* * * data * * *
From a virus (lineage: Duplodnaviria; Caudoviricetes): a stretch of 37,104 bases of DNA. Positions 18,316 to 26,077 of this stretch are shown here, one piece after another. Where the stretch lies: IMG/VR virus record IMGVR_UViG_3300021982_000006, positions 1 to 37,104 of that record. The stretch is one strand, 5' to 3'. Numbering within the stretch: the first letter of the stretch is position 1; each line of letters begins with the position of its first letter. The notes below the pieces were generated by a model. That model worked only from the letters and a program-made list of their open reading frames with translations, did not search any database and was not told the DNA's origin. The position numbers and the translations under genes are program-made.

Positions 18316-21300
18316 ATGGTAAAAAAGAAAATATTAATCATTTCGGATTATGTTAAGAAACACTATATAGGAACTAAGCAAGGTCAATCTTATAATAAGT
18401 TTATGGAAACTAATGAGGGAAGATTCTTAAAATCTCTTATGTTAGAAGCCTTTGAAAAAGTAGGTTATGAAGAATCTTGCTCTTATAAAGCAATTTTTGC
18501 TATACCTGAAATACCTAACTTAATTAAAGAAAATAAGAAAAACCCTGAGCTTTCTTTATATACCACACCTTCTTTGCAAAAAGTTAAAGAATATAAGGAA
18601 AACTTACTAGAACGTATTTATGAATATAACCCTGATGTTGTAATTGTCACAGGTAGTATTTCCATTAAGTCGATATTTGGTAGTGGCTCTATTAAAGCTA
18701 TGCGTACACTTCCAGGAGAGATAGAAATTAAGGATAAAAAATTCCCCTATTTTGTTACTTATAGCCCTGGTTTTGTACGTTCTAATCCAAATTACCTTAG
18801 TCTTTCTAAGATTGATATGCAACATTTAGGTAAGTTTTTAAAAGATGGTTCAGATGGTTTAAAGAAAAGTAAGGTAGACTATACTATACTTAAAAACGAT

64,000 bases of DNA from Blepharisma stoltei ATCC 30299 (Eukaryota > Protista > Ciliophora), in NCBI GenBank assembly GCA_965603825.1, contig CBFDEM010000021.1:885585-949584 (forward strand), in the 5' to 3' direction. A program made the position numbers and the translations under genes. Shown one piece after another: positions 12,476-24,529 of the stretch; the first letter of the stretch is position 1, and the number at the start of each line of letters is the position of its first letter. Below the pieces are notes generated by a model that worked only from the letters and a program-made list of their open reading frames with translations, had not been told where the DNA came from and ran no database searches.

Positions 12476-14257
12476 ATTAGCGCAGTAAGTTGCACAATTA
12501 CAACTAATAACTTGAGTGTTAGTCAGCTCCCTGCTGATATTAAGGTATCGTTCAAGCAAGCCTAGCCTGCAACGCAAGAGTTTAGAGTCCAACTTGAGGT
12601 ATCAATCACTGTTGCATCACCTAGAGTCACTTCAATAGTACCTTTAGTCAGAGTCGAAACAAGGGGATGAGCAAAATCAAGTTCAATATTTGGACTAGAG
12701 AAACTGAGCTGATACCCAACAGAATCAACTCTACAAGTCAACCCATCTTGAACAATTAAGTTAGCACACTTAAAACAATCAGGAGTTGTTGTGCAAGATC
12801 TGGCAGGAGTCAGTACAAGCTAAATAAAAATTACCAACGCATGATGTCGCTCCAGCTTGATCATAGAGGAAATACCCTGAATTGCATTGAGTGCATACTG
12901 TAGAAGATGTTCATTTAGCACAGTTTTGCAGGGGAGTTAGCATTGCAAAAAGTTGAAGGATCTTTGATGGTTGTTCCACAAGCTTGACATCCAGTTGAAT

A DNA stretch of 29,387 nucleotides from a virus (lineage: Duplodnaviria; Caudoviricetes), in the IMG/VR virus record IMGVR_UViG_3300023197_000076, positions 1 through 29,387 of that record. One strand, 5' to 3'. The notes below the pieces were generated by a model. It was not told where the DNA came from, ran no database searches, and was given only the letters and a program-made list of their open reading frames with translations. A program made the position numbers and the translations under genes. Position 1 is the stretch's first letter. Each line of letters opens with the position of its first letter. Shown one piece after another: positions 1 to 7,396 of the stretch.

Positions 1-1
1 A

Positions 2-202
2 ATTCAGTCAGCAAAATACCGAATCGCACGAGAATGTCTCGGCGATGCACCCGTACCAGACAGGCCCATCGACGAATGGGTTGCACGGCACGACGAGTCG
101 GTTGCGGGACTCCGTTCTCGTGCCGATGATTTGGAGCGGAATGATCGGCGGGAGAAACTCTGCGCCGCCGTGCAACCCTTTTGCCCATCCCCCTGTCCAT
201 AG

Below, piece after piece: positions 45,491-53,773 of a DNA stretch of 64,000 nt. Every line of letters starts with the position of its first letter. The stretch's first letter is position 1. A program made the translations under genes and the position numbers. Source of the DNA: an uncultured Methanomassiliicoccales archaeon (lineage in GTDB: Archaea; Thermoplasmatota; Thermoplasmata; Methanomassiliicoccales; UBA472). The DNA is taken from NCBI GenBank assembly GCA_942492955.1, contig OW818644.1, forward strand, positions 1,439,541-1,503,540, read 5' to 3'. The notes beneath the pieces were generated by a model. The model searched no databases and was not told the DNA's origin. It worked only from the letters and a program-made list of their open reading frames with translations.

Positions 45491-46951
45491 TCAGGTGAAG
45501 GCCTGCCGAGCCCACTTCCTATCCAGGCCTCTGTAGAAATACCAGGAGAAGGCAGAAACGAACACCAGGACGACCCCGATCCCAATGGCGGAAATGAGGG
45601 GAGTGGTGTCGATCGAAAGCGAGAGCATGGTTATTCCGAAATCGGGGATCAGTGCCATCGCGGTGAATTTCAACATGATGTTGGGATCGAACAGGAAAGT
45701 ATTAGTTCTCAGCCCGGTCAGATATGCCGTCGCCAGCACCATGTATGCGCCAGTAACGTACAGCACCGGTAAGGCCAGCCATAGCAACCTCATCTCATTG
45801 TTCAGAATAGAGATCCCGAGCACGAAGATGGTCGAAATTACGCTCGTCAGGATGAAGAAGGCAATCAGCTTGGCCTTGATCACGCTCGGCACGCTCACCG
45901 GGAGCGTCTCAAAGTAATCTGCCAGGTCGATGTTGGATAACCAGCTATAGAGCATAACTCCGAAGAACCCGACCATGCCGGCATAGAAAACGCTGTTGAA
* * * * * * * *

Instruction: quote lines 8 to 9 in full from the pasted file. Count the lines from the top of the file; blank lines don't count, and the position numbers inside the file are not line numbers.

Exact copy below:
18801 TCTTTCTAAGATTGATATGCAACATTTAGGTAAGTTTTTAAAAGATGGTTCAGATGGTTTAAAGAAAAGTAAGGTAGACTATACTATACTTAAAAACGAT

64,000 bases of DNA from Blepharisma stoltei ATCC 30299 (Eukaryota > Protista > Ciliophora), in NCBI GenBank assembly GCA_965603825.1, contig CBFDEM010000021.1:885585-949584 (forward strand), in the 5' to 3' direction. A program made the position numbers and the translations under genes. Shown one piece after another: positions 12,476-24,529 of the stretch; the first letter of the stretch is position 1, and the number at the start of each line of letters is the position of its first letter. Below the pieces are notes generated by a model that worked only from the letters and a program-made list of their open reading frames with translations, had not been told where the DNA came from and ran no database searches.